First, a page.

Recruiting has always been the lifeblood of college football. That's hardly news.
What is news in 2017 is the way it's changing. By the way it's practiced with Alabama's legendary 30-plus staffers assigned to various duties. Or Clemson's 40 student social media staffers sending out millions upon millions of contacts. Or maybe the bidding war between Texas and Ohio State for the six-figure services of the Buckeyes' director of social media when he was still an undergrad. Or Michigan's outreach to the Pope with a spring break in Rome.
There's a lot going on here, as our Gerard Martinez's three-part recruiting staff story this week makes clear.
Not the least are the changes for the coming season instituted by new NCAA rules providing an early signing period in late December with recruits now allowed to make visits as early as April through late June of their junior years and the loosening of limitations on coaches' recruiting talk at camps while limiting the extent of those remote satellite camps.
But run those scenarios by Clay Helton as we did last week and he'll give you the same answer he does when it's also noted that USC, without a bye, will hit the field for 17 straight weeks, counting an extended five weeks in the summer, in 2017. That's also a change.
But it's something USC has planned for, doesn't change the basic approach and will not be a problem for the Trojans program, more of an opportunity, Clay says.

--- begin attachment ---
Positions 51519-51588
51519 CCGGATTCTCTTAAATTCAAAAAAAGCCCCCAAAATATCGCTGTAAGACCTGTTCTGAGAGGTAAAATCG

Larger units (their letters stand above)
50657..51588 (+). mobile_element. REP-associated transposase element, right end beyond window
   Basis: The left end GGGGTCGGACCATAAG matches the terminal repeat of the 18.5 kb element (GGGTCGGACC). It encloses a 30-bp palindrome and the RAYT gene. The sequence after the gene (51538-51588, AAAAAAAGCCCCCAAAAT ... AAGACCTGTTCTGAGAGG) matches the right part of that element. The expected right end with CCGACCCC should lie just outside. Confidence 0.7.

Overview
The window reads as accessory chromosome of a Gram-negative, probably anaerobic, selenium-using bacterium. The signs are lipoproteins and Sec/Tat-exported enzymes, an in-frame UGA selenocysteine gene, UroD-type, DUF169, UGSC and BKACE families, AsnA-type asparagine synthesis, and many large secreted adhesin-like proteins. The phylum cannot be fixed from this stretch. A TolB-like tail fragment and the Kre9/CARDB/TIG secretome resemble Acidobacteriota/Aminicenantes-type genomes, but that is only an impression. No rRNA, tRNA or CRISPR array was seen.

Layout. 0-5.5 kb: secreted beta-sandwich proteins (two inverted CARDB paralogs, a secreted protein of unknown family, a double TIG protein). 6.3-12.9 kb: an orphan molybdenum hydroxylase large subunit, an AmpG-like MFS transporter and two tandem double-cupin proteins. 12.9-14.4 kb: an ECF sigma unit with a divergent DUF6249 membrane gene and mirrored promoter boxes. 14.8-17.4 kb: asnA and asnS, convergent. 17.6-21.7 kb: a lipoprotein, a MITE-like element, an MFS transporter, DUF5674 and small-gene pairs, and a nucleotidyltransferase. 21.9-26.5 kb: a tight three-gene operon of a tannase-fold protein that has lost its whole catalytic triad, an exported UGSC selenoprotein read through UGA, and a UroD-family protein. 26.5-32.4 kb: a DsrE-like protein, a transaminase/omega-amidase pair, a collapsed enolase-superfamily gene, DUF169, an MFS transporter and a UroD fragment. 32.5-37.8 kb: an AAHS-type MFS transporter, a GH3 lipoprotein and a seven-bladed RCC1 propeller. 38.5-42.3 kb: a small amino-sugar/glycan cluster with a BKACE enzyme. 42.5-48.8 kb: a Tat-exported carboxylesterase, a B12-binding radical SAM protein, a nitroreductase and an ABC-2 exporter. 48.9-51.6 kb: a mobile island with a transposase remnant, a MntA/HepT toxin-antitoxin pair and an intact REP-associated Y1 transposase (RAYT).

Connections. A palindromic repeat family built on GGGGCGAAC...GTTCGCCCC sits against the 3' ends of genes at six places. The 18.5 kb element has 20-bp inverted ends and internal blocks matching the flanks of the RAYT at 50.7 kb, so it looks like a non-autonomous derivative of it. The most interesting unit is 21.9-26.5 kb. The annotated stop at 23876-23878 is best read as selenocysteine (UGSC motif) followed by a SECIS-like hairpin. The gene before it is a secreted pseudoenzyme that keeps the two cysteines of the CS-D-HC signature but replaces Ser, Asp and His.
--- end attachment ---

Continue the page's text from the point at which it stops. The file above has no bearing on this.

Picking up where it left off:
"We have the resources," he says of his five-man recruiting staff. Those have never been a question, he says, under Pat Haden and now Lynn Swann, as he names both as supportive of whatever he's asked.
The big change is the calendar . . . the timing.
Clay says he and his right-hand recruiting guy, Tee Martin, were talking about it the other day. "I asked Tee when he got his first offer. He said it was when he was a senior," Clay said of the former Tennessee quarterback from Mobile, Ala.
"Me too," Clay says of his eventual signing with Auburn. "I was a senior."
And yes, that's a world that's gone forever. Camps and clinics and videos and web sites and all the rest of that have made this a different world even though most of the world has no understanding. The other day, for example, I was talking about the Elite 11 with my neighbor, a big NFL fan.
"But," he wanted to know, "how could they possibly know about who the best 25 [undergraduate] high school quarterbacks in the nation were? How is that possible?"
I told him they have extensive video on all of them and rankings based on a number of in-person viewings at games, practices and clinics for as long as these kids have been playing.
"For high school kids?" he asked, shaking his head. "They do that for high school kids now?"
Indeed they do. And they better do it earlier than ever with the new rules.
"Definitely," Clay says. "Your evaluation process is speeded up." But not just USC's.
"What's important is what's in the kids' minds -- and their timetables."
One thing that matters, Clay says, is "that in my eight years here, we've averaged five to 10 mid-year graduates" coming into the program. So those, like the five this year are pretty much by definition on that early timetable already. Not much change there for USC. "Their recruiting process was done," Clay said.